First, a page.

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China c.bank forces weaker yuan, but spot traders still aren't buying

* PBOC sets weaker midpoint for third day

* Rate hits strong side of band for 5th straight day

* Spot yuan still near record high against dollar

* C.bank seen intervening to drag yuan into weaker territory

SHANGHAI, Nov 5 (Reuters) - China's central bank set the yuan midpoint weaker for the third consecutive trading day on Monday, but customers continued to unload dollars, causing the spot rate to repeatedly bump into the limit of its trading band.

``This is market-driven behavior,'' said a trader at a Big Four Chinese bank in Beijing, in reference to the spot price's reluctance to follow the regulator's guidance.

He and other analysts said that corporate customers continue to sell off dollars accumulated in the first half of the year as the yuan lost value against the dollar, causing the traded value of the yuan to increase.

But political considerations were limiting room for further strengthening, he said.

``(The government) should be putting stability first in the runup to the Party congress. I don't think there's much basis for further strengthening, and this might be an opportunity to invest in a reversal.''

The congress, which will usher in a generational leadership change, opens on Thursday.

The central bank set its midpoint at 6.3082 per dollar, following a strong uptick in the value of the dollar index. The spot exchange rate is allowed rise or fall 1 percent from the midpoint each day, and when the midpoint is aligned with market sentiment, spot prices tend to trade within this range.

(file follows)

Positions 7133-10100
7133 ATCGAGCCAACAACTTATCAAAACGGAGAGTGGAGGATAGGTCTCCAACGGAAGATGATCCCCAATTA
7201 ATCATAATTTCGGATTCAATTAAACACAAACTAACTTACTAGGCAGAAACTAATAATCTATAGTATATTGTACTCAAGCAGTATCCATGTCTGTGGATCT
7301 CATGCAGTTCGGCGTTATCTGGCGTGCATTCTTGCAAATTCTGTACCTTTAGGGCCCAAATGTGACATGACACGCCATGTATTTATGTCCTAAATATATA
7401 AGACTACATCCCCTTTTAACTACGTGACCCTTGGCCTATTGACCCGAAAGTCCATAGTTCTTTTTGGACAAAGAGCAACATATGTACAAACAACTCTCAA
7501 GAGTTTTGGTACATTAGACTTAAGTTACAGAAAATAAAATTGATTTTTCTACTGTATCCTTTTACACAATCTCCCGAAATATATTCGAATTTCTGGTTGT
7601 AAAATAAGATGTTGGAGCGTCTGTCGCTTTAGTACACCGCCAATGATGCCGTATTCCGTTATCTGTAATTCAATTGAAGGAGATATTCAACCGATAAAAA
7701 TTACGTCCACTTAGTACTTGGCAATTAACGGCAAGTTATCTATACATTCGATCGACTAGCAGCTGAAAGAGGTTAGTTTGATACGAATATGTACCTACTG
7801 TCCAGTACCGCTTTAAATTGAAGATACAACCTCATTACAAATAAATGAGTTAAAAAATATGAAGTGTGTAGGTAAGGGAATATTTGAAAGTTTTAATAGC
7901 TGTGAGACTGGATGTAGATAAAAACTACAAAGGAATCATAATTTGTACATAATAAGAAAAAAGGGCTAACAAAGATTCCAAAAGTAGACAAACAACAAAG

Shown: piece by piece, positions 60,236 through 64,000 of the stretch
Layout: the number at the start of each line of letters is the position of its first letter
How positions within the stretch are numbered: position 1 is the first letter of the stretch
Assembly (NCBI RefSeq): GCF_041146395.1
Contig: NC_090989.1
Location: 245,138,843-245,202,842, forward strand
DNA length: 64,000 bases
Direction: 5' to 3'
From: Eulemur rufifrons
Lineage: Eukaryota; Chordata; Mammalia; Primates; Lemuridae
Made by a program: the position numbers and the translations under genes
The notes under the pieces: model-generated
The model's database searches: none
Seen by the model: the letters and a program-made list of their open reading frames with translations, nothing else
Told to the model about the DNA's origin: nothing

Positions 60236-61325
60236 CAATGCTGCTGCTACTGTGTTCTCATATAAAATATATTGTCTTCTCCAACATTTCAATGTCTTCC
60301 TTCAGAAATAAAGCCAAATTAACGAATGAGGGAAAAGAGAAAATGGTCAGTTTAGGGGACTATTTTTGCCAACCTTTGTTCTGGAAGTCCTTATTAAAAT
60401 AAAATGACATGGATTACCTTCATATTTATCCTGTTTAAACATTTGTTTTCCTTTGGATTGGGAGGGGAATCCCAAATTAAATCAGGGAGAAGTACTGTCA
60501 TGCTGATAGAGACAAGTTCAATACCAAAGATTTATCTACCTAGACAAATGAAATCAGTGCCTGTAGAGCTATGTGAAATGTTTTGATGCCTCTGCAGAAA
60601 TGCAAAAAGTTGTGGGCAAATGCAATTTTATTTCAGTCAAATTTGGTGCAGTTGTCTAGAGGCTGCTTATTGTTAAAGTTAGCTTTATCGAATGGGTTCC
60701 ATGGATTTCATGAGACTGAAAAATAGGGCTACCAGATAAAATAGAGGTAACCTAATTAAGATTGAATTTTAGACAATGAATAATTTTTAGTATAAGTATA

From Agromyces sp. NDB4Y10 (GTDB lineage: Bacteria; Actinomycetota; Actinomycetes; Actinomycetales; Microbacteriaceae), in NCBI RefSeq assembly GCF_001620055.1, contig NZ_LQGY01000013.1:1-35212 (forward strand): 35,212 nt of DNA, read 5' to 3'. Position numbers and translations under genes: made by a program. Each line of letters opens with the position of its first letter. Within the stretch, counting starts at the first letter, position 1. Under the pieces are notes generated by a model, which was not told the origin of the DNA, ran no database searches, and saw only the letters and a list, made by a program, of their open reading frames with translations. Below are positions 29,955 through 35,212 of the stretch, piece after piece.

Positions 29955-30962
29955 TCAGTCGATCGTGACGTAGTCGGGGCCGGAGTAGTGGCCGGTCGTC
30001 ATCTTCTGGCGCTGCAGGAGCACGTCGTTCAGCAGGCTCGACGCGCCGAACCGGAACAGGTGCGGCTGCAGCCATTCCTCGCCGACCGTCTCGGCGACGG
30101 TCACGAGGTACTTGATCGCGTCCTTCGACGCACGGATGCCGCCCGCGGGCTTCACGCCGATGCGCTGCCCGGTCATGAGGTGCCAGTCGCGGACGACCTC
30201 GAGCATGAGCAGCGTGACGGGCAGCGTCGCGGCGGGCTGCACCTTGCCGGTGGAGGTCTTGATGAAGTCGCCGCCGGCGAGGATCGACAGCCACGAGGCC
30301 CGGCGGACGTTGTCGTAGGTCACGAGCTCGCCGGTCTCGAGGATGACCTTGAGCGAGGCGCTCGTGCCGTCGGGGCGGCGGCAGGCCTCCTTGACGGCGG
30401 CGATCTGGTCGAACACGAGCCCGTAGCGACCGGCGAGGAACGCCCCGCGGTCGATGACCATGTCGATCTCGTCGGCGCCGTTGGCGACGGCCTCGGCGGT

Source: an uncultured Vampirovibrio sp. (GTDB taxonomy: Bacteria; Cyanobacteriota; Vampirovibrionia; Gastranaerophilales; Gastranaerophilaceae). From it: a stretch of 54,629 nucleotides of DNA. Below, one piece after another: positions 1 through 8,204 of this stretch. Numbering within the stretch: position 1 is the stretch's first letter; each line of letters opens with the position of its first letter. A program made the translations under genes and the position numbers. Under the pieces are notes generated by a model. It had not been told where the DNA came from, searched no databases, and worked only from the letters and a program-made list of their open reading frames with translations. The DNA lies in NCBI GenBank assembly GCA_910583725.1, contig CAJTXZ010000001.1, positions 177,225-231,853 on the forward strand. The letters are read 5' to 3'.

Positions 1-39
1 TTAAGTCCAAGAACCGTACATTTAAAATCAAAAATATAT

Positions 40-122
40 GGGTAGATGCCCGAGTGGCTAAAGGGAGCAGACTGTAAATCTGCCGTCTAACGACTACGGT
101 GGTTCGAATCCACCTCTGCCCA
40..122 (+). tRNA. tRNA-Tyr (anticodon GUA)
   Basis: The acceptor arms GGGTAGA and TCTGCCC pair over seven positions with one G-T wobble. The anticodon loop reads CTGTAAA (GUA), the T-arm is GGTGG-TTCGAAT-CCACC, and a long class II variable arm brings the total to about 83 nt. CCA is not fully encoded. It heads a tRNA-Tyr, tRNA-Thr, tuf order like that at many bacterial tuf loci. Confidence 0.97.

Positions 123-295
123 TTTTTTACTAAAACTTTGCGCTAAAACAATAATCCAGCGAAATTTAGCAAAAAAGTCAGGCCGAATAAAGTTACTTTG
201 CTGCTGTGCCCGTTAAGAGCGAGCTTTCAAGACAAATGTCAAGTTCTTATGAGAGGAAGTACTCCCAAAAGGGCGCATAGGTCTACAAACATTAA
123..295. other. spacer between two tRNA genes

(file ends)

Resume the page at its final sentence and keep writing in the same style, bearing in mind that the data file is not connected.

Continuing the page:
However, as the spot has successively set new record highs against the dollar, some say the midpoint has become the regulators' way to signal for restraint. The People's Bank of China has kept the midpoint virtually flat since Oct. 17.

``The PBOC is really in the driving seat; the fix is in the driving seat,'' said Robert Minikin, senior forex strategist at Standard Chartered, pointing out that Monday's midpoint was set so that Friday's closing spot price (6.2415 per dollar) was already outside of the 1 percent band at market open.

Many market observers have argued that Beijing provoked or tolerated the recent climb of the yuan against the dollar in order to sabotage candidate Mitt Romney's vow to label China a currency manipulator on his first day in office.

But a strong yuan also hurts exporters, and the prospect of uncontrolled appreciation driven by currency strategies at opaque state-owned giants (such as banks and oil companies) could destabilise the wider economy.

The yuan opened at 6.2460 per dollar, weaker than Friday's close but still close to the edge of the trading band. It quickly firmed in morning trade and began repeatedly bouncing off of the trading limit around 11 a.m.

(Editing by Kim Coghill)